Westminster School is a private, coeducationalcollege-preparatory, boarding and day school located in Simsbury, Connecticut accepting around 20% of applicants. Students come to Williams Hill from 25 states and 30 countries, serving a total student population of approximately 400 pupils . It is also a member of the Founders League, an athletic league comprising ten college preparatory boarding schools in Connecticut and one in New York .
Gund House, on the campus of Westminster School, is a student and faculty residence.
Westminster School was founded in 1888 as a boys' school by William Lee Cushing, a graduate of Yale University. Girls were first admitted to the school in 1971. Like many boarding schools, Westminster faced difficult times in the 1970s as it competed for a shrinking pool of boarding students. When Donald Werner retired in 1993, after serving as Headmaster for 21 years, he was succeeded by Graham Cole. During the Cole years, enrollment for the school grew from 340 to 385 students, with 88 faculty .
Significant building projects undertaken include:
Edge House. Designed by Westminster alumnus Graham Gund and built in 1996, Edge House houses 33 students and three faculty families .
Kohn Squash Pavilion. Completed in the Spring of 2000, The Squash Pavilion contains eight squash courts around a stepped viewing area with natural light from skylights above. The team rooms, locker rooms, and other support spaces are located on a second floor mezzanine overlooking the viewing area and squash courts below .
Sherwin Health & Athletic Center. Completed in 2003, the Sherwin Health & Athletic Center, the Hibbard Aquatic Center and the Health & Counseling Center is a multipurpose building. The Aquatic Center contains an eight lane competition pool with support facilities and a viewing area on the mezzanine floor .
Armour Academic Center. This 85,000-square-foot Center houses the Humanities, Math and Science departments, library, and administration. Building features include a centrally located atrium, two-story library, classrooms and laboratories, 120-seat lecture hall, planetarium, faculty and administrative offices, and a variety of lounge spaces .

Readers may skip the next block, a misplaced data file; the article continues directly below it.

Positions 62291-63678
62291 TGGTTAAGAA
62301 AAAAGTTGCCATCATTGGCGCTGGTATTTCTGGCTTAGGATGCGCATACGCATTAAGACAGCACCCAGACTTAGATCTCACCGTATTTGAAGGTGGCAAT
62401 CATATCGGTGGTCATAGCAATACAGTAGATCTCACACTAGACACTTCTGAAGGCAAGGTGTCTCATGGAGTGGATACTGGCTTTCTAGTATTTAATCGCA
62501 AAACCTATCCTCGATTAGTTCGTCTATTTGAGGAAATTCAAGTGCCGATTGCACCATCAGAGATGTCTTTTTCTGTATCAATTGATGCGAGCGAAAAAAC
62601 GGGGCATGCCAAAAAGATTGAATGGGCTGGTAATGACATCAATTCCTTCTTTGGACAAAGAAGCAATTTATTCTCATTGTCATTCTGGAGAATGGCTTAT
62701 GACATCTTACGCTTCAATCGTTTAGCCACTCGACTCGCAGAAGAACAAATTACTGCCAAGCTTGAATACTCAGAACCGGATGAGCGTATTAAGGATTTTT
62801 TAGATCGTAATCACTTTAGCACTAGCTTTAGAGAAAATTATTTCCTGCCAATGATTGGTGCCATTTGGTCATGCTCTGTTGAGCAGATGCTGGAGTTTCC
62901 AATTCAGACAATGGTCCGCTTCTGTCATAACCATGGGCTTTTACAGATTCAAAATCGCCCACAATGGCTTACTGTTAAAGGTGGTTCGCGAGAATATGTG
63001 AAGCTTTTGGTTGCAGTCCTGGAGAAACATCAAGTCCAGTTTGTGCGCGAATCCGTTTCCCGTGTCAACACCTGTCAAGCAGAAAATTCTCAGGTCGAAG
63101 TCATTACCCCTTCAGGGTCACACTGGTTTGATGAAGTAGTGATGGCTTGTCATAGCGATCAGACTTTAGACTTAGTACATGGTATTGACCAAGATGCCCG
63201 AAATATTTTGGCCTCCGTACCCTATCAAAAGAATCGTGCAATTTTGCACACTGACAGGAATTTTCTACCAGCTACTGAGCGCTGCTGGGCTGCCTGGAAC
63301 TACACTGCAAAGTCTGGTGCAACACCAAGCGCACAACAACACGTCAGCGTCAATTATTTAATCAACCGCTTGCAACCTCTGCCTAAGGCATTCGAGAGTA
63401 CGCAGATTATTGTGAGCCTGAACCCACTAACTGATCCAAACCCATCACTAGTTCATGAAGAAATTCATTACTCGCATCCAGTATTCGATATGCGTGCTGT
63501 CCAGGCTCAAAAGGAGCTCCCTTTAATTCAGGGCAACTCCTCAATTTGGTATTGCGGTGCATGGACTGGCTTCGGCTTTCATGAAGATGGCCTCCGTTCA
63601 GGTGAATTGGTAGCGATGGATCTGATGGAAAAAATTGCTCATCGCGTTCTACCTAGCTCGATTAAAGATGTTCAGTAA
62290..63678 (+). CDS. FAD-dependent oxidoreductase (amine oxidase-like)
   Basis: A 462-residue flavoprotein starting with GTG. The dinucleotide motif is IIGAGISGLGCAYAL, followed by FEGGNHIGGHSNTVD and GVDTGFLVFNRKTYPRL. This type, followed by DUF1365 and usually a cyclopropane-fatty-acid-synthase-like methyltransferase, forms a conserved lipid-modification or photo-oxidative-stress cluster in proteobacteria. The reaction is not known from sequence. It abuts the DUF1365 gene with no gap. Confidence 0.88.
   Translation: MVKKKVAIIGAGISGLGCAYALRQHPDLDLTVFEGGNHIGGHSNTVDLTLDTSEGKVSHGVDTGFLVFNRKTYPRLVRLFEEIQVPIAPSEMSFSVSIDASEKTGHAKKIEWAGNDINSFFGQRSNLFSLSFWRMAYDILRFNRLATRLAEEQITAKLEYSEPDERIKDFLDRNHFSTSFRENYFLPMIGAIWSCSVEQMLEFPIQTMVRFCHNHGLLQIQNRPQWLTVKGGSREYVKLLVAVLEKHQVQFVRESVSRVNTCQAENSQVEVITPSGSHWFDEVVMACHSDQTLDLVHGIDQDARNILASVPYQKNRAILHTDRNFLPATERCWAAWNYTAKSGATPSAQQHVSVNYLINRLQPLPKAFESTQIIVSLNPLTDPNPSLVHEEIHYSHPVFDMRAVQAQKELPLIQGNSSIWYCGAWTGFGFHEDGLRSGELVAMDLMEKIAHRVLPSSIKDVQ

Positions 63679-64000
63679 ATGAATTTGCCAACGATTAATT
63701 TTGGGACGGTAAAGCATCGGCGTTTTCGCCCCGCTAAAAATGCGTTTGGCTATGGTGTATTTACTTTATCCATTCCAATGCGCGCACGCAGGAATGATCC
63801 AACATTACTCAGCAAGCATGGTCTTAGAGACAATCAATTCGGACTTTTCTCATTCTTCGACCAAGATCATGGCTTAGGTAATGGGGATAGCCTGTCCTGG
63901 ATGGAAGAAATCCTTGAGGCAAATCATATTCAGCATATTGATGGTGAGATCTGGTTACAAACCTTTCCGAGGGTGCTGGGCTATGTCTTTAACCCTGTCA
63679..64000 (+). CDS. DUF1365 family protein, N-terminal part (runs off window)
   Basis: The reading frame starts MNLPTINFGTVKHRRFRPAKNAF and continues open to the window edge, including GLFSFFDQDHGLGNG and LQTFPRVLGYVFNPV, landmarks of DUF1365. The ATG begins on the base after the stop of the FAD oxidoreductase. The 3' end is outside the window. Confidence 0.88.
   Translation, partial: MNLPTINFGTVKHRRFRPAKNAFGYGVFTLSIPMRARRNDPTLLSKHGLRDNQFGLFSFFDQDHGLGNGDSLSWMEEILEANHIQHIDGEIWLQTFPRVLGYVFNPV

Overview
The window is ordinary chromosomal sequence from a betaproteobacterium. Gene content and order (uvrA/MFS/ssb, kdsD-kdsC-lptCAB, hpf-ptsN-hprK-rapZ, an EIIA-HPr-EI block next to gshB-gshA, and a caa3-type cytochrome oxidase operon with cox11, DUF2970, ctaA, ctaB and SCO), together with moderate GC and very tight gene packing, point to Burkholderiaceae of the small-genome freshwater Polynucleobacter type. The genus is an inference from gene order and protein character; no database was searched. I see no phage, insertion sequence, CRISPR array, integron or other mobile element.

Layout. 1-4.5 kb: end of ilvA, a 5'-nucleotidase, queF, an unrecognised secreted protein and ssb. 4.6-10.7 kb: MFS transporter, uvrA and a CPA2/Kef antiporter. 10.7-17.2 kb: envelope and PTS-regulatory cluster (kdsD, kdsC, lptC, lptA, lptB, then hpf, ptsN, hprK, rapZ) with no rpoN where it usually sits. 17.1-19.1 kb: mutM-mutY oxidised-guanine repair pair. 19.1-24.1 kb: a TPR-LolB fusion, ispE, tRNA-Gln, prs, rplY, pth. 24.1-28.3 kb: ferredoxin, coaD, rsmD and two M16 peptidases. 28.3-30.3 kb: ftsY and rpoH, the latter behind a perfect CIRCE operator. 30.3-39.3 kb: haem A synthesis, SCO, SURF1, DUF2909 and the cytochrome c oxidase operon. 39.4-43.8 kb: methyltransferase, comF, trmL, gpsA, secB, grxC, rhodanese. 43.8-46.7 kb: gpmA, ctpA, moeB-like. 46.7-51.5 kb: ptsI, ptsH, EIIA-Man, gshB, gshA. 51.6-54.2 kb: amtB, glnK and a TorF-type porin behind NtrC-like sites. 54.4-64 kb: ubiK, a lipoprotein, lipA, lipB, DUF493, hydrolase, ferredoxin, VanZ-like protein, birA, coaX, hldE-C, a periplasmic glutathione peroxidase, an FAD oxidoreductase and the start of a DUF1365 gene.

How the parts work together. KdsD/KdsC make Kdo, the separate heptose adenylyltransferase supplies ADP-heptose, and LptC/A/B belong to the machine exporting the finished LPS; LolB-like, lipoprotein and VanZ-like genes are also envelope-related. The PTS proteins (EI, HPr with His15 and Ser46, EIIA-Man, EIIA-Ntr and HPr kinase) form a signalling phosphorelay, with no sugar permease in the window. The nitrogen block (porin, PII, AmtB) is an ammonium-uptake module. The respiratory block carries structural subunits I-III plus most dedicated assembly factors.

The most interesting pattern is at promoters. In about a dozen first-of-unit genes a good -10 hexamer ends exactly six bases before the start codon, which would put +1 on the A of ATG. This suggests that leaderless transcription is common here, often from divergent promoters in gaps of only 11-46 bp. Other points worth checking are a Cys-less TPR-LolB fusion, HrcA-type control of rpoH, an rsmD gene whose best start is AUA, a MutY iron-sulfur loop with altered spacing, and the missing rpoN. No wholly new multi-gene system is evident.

With Cole's retirement in 2010, Westminster appointed William V.N. Philip as its eighth Headmaster. Philip ascended to the top job after a 26-year career at Westminster as a teacher, coach, dormitory parent, college counselor, and most recently Associate and Assistant Headmaster .
Faculty and staff
William Lee Cushing (1888–1920), first headmaster and school founder
Lemuel Gardner Pettee (1920–1922), school faculty member for over 50 years and namesake of one of the school's gymnasiums
Raymond McOrmond (1922–1936), namesake of a faculty home
Arthur Milliken (1936–1956)
Francis Keyes (1956–1970), namesake of the Admission and Development building
Donald H. Werner (1970–1993), namesake of the Centennial Center, home to most of the arts on campus
W. Graham Cole, Jr. (1993–2010), namesake of the school's library
A student tradition, dating as far back as the 1920s, is stickball, a game in which teams made up of dormitory floors and day student teams compete in a baseball-like game on the quad and athletic fields in late spring. Each floor makes its own bat, usually a hockey or lacrosse stick that has been cut, or a wooden dowel of a large diameter. Generally the stickball "season" will culminate in a single-elimination tournament to crown the Hill Stickball champion.
Each year the theater program stages three productions in the Werner Centennial Theater: one dramatic production spanning the varied genre of Western theater, a musical production, and the student-directed performances, which offer advanced students the opportunity to direct. Each of these productions offers many opportunities for student involvement and leadership, both on stage and backstage.
Situated at the northeastern corner of the campus’s central quadrangle, Centennial Center was upgraded in 1988 into a 30,000 square-foot building including a two-story lobby, a 400-seat, multi-use Shakespearean-style theater, music and dance studios and rehearsal room, dressing rooms, a scene shop/laboratory and other production support spaces. Particular to the “courtyard” theater form, all 400 seats are within 40 feet of the front of the stage, and there is built-in flexibility for both audience size and style of production.